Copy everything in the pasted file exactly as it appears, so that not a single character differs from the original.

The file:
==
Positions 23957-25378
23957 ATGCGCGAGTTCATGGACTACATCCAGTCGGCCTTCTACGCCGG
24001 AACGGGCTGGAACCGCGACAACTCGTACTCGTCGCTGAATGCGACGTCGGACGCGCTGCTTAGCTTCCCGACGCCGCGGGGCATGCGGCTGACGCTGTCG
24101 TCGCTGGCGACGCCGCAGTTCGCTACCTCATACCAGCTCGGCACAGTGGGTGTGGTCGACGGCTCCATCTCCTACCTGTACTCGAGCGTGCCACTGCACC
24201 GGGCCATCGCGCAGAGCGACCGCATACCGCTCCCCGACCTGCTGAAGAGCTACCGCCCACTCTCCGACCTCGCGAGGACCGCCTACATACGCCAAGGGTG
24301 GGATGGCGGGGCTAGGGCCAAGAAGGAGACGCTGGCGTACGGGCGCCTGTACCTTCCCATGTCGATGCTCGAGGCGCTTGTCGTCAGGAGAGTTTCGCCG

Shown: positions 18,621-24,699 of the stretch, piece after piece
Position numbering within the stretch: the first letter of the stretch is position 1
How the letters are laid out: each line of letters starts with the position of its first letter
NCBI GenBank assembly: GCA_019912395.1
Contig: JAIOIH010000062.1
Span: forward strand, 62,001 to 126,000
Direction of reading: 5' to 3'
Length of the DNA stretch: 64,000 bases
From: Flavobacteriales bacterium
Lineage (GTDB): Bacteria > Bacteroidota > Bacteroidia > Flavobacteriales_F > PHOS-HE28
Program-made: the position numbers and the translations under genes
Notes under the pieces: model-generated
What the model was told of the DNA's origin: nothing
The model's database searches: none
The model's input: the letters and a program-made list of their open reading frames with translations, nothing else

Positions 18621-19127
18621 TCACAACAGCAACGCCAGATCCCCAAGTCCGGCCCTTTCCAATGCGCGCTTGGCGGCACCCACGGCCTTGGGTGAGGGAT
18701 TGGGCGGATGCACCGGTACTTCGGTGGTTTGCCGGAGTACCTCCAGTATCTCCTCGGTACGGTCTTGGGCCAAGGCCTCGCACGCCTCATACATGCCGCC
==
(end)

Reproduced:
Positions 23957-25378
23957 ATGCGCGAGTTCATGGACTACATCCAGTCGGCCTTCTACGCCGG
24001 AACGGGCTGGAACCGCGACAACTCGTACTCGTCGCTGAATGCGACGTCGGACGCGCTGCTTAGCTTCCCGACGCCGCGGGGCATGCGGCTGACGCTGTCG
24101 TCGCTGGCGACGCCGCAGTTCGCTACCTCATACCAGCTCGGCACAGTGGGTGTGGTCGACGGCTCCATCTCCTACCTGTACTCGAGCGTGCCACTGCACC
24201 GGGCCATCGCGCAGAGCGACCGCATACCGCTCCCCGACCTGCTGAAGAGCTACCGCCCACTCTCCGACCTCGCGAGGACCGCCTACATACGCCAAGGGTG
24301 GGATGGCGGGGCTAGGGCCAAGAAGGAGACGCTGGCGTACGGGCGCCTGTACCTTCCCATGTCGATGCTCGAGGCGCTTGTCGTCAGGAGAGTTTCGCCG

Shown: positions 18,621-24,699 of the stretch, piece after piece
Position numbering within the stretch: the first letter of the stretch is position 1
How the letters are laid out: each line of letters starts with the position of its first letter
NCBI GenBank assembly: GCA_019912395.1
Contig: JAIOIH010000062.1
Span: forward strand, 62,001 to 126,000
Direction of reading: 5' to 3'
Length of the DNA stretch: 64,000 bases
From: Flavobacteriales bacterium
Lineage (GTDB): Bacteria > Bacteroidota > Bacteroidia > Flavobacteriales_F > PHOS-HE28
Program-made: the position numbers and the translations under genes
Notes under the pieces: model-generated
What the model was told of the DNA's origin: nothing
The model's database searches: none
The model's input: the letters and a program-made list of their open reading frames with translations, nothing else

Positions 18621-19127
18621 TCACAACAGCAACGCCAGATCCCCAAGTCCGGCCCTTTCCAATGCGCGCTTGGCGGCACCCACGGCCTTGGGTGAGGGAT
18701 TGGGCGGATGCACCGGTACTTCGGTGGTTTGCCGGAGTACCTCCAGTATCTCCTCGGTACGGTCTTGGGCCAAGGCCTCGCACGCCTCATACATGCCGCC